Dr. James Breitmeyer has been President, Chief Executive Officer and Director of Oncternal Therapeutics, Inc. — formerly Tokalas, Inc. — since September 2015. Dr. Breitmeyer is a veteran biotech executive with experience successfully starting and growing biotechnology organizations. He has been responsible for both the development and implementation of both operational and drug development strategies, as well as supervising and managing both large organizations and emerging biotechnology companies.
Dr. Breitmeyer was President of Bavarian Nordic, Inc. and Executive Vice President of Bavarian A/S, a multinational corporation headquartered in Denmark, from February 2013 to July 2015 where he oversaw business operations and development strategy both for Bavarian Nordic, Inc. and Bavarian A/S. He has been a director of Zogenix, Inc., a public pharmaceutical company, since March 2014 and was their acting Chief Medical Officer from August 2012 to February 2013 where he was responsible for clinical development and regulatory strategy.
He previously was the Executive Vice President of Development and Chief Medical Officer of Cadence Pharmaceuticals Inc., a public pharmaceutical company, from August 2006 to August 2012 and the Chief Medical Officer of Applied Molecular Evolution Inc., a wholly owned subsidiary of Eli Lilly and Co., a global pharmaceutical company, from December 2001 to August 2006.
Dr. Breitmeyer was also the Founder, President and Chief Executive Officer of the Harvard Clinical Research Institute, and Chief Medical Officer and Head of Research & Development for North America at Serono Laboratories Inc., an international biopharmaceutical company.
Dr. Breitmeyer was a founding collaborator and scientific adviser to Immunogen Inc., a biotechnology company, and held clinical and teaching positions at the Dana Farber Cancer Institute and Harvard Medical School. Currently, Dr. Breitmeyer serves as a director on two public boards, Zogenix, Inc. (NASDAQ:ZGNX) and Otonomy, Inc. (NASDAQ:OTIC).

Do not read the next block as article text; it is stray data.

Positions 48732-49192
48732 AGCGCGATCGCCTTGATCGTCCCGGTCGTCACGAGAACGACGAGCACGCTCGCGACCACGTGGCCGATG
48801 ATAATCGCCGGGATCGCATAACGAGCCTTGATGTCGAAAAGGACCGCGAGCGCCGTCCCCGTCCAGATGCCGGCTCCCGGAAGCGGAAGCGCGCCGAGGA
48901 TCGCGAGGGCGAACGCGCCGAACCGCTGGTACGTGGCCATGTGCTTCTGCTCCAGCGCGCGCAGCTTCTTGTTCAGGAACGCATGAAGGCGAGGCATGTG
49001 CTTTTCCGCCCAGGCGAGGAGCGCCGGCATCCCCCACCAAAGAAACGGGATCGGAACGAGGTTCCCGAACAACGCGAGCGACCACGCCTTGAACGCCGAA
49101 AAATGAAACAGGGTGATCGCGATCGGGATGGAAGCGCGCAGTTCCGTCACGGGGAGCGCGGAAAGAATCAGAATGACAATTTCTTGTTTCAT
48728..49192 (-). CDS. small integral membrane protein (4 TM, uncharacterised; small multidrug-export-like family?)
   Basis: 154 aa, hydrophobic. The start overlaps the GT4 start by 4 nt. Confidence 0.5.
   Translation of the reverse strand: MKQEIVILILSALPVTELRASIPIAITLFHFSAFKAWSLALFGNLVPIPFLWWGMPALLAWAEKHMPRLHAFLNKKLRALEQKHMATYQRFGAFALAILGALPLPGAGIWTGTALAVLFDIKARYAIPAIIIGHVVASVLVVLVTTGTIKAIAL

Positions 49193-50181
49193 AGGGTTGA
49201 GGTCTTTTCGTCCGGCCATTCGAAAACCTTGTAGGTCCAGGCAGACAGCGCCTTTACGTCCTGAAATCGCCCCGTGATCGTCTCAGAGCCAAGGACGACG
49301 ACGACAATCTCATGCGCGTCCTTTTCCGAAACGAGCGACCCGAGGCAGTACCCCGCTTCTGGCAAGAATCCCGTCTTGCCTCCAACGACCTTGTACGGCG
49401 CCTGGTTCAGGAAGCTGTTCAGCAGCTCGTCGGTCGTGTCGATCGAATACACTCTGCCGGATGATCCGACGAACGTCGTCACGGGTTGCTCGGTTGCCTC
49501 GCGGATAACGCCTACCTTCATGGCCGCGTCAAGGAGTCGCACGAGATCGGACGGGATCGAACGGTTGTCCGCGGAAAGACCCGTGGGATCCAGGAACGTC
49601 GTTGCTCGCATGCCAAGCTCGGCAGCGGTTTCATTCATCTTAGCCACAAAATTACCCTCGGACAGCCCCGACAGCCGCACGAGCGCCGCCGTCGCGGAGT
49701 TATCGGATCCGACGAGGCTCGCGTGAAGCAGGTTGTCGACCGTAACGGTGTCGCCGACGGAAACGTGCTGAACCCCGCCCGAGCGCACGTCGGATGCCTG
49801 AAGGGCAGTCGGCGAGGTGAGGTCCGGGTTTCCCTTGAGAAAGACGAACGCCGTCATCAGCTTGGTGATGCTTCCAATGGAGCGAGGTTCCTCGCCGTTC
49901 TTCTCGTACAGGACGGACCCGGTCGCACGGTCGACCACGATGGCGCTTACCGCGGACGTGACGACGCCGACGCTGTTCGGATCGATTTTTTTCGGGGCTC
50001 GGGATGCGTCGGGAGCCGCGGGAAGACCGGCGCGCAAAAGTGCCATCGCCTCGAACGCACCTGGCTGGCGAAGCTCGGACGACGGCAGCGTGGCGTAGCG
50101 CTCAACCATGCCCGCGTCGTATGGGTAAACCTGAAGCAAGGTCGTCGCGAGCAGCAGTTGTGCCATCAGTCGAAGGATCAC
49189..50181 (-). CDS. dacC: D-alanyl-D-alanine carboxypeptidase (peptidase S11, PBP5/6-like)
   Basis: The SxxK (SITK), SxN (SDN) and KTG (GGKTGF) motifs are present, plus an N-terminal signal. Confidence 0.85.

Dr. Breitmeyer received a B.A. in chemistry from the University of California, Santa Cruz and his M.D. and Ph.D. from Washington University School of Medicine, with postgraduate training at Washington University and Harvard Medical School. He is board-certified in internal medicine and oncology.
In this exclusive 2,057 word interview, only in the Wall Street Transcript, Dr. Breitmeyer explains the focus of his company:
“Our lead candidate is named cirmtuzumab. And cirmtuzumab is a monoclonal antibody recognizing the ROR1 molecule. ROR1 is an important factor in the development of the embryo, but it is not part of normal adult life unless a cancer reactivates ROR1 and takes advantages of its growth-stimulating properties for the cancer to thrive and expand.
So our anti-ROR1 antibody, cirmtuzumab, was developed to specifically target ROR1 and to inhibit the growth-stimulating activity of ROR1 when it’s expressed by a hematologic cancer. We are in the clinic, in Phase II development for the treatment of patients with chronic lymphocytic leukemia, or CLL, and are seeing some exciting results.
We recently opened the randomized Phase II portion of our ongoing Phase I/II clinical trial, based on favorable outcomes from the dose-finding and dose-confirming cohorts of the clinical trial. These data showed that the combination of cirmtuzumab plus ibrutinib resulted in an interim objective response rate — ORR — of 100% for the first nine CLL patients with evaluable data receiving the recommended dosing regimen who have completed 12 weeks.
These data were consistent, if not better, than the results that we reported at the ASCO 2019 Annual Meeting earlier this year. We continue to see a well-tolerated safety profile consistent with that seen with ibrutinib treatment alone.
TWST: I understand you also have something in the pipeline for Ewing sarcoma.
Dr. Breitmeyer: Ewing sarcoma is a very serious — in fact, catastrophic — cancer that strikes children at an average age of 15 and presents initially as a bone tumor but often evades the initial attempts to remove or control it and can become widespread in the body.
We are developing a drug called TK216, which was developed at Georgetown University and which targets a genetic abnormality that is a primary cause of Ewing sarcoma.”
Get the entire 2,057 word interview for these and other drug development prospects, only in the Wall Street Transcript.